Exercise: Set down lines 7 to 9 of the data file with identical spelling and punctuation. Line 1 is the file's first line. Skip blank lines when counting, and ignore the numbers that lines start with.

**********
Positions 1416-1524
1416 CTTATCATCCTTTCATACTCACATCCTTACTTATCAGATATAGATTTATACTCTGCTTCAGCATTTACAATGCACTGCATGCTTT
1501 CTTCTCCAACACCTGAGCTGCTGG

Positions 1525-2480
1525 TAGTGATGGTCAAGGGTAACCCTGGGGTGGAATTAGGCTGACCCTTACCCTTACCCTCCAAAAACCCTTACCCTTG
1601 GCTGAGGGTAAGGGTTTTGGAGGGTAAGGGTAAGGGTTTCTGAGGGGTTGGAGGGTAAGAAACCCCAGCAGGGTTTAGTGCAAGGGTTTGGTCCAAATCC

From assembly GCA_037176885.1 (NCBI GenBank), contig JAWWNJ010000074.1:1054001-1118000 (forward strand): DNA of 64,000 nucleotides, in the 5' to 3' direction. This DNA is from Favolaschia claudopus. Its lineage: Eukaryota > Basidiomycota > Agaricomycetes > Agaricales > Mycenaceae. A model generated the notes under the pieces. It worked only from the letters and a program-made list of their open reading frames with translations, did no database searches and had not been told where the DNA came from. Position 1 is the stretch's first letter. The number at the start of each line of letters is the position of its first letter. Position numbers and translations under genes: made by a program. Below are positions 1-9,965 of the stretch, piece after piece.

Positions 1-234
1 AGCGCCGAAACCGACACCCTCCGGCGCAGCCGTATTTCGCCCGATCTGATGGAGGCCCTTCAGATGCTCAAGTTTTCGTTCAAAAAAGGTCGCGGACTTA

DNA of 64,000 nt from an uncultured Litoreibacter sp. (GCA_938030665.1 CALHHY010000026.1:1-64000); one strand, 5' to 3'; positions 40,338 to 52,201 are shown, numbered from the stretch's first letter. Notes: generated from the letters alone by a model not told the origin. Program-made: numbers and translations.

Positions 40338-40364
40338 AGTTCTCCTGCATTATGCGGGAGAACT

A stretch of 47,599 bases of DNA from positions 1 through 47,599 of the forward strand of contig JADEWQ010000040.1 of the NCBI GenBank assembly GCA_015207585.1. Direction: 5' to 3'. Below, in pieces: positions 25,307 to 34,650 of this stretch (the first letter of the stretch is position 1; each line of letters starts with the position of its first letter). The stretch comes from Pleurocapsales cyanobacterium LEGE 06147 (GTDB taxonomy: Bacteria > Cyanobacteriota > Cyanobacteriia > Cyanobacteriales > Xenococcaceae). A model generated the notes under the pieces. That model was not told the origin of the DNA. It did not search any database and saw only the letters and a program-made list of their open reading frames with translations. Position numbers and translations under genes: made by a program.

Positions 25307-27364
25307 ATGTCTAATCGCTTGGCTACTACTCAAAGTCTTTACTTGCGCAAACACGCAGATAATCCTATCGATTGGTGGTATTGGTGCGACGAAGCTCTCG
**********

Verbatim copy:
From assembly GCA_037176885.1 (NCBI GenBank), contig JAWWNJ010000074.1:1054001-1118000 (forward strand): DNA of 64,000 nucleotides, in the 5' to 3' direction. This DNA is from Favolaschia claudopus. Its lineage: Eukaryota > Basidiomycota > Agaricomycetes > Agaricales > Mycenaceae. A model generated the notes under the pieces. It worked only from the letters and a program-made list of their open reading frames with translations, did no database searches and had not been told where the DNA came from. Position 1 is the stretch's first letter. The number at the start of each line of letters is the position of its first letter. Position numbers and translations under genes: made by a program. Below are positions 1-9,965 of the stretch, piece after piece.

Positions 1-234
1 AGCGCCGAAACCGACACCCTCCGGCGCAGCCGTATTTCGCCCGATCTGATGGAGGCCCTTCAGATGCTCAAGTTTTCGTTCAAAAAAGGTCGCGGACTTA